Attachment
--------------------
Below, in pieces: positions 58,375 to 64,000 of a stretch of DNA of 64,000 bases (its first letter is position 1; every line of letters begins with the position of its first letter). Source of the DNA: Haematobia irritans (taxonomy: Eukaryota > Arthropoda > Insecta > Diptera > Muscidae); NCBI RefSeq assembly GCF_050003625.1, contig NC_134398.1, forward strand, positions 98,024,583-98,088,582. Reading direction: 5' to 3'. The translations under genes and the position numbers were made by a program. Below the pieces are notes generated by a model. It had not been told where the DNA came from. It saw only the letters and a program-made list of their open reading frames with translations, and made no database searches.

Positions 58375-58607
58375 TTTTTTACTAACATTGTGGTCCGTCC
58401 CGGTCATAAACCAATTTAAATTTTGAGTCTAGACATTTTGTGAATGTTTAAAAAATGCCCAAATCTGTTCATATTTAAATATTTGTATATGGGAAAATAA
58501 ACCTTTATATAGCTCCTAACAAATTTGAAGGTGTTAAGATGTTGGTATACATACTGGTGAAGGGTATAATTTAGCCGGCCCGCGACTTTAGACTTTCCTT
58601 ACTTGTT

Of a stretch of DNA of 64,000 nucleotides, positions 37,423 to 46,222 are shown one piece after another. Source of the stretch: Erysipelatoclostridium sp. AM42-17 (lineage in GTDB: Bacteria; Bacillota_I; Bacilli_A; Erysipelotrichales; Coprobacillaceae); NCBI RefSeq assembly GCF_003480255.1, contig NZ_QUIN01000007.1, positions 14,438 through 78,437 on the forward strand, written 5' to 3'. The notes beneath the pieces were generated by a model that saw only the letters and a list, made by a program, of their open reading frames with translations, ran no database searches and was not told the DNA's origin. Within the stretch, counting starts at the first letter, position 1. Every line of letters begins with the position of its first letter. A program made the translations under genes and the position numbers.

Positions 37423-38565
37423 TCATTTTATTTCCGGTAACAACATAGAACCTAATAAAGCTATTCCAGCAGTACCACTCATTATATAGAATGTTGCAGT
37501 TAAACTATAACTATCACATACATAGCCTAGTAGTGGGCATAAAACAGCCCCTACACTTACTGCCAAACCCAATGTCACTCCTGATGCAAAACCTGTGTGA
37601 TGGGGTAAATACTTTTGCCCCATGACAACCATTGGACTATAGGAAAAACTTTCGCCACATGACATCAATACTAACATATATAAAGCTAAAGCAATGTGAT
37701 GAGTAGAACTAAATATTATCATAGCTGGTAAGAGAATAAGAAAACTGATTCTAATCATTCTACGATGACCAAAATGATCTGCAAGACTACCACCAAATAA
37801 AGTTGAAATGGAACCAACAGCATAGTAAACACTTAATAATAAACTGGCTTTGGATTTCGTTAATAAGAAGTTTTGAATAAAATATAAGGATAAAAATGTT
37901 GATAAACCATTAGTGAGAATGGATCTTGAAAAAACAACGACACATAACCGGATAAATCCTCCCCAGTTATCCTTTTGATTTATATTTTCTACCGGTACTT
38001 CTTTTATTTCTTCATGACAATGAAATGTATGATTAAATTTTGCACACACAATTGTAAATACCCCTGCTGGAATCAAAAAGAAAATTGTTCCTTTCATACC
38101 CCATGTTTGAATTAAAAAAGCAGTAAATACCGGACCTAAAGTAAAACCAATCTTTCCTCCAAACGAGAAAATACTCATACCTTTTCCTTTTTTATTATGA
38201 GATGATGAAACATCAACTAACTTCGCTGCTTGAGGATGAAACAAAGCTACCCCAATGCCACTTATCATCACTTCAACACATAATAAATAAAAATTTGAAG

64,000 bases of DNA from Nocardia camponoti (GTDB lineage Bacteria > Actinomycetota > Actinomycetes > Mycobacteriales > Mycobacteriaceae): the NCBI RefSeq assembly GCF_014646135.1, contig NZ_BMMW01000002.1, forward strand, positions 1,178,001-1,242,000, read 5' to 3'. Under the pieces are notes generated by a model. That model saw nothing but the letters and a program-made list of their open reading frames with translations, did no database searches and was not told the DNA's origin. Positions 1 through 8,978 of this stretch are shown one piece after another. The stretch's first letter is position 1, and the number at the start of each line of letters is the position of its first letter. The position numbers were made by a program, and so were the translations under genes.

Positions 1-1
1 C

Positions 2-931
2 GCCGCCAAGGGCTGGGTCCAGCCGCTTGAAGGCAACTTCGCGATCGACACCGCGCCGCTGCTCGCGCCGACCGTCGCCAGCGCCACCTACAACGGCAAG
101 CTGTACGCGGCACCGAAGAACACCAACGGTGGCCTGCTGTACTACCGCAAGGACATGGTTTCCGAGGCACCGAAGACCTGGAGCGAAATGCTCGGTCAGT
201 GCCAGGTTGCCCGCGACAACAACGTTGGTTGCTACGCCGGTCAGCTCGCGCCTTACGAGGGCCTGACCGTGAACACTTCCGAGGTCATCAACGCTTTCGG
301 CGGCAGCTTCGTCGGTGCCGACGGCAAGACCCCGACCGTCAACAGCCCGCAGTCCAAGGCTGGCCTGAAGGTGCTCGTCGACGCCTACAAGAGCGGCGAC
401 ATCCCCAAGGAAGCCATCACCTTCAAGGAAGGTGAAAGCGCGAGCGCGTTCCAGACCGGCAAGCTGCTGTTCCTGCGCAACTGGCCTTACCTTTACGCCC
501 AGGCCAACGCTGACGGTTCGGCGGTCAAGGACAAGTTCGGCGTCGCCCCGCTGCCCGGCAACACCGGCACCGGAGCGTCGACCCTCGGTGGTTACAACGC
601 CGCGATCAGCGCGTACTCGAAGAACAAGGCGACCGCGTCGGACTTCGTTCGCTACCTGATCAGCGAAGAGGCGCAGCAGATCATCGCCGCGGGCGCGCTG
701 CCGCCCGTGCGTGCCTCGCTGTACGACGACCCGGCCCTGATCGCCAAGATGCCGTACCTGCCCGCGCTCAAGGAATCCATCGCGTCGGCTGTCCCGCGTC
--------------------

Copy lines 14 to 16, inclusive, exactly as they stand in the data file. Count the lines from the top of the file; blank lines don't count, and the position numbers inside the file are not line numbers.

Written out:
37901 GATAAACCATTAGTGAGAATGGATCTTGAAAAAACAACGACACATAACCGGATAAATCCTCCCCAGTTATCCTTTTGATTTATATTTTCTACCGGTACTT
38001 CTTTTATTTCTTCATGACAATGAAATGTATGATTAAATTTTGCACACACAATTGTAAATACCCCTGCTGGAATCAAAAAGAAAATTGTTCCTTTCATACC
38101 CCATGTTTGAATTAAAAAAGCAGTAAATACCGGACCTAAAGTAAAACCAATCTTTCCTCCAAACGAGAAAATACTCATACCTTTTCCTTTTTTATTATGA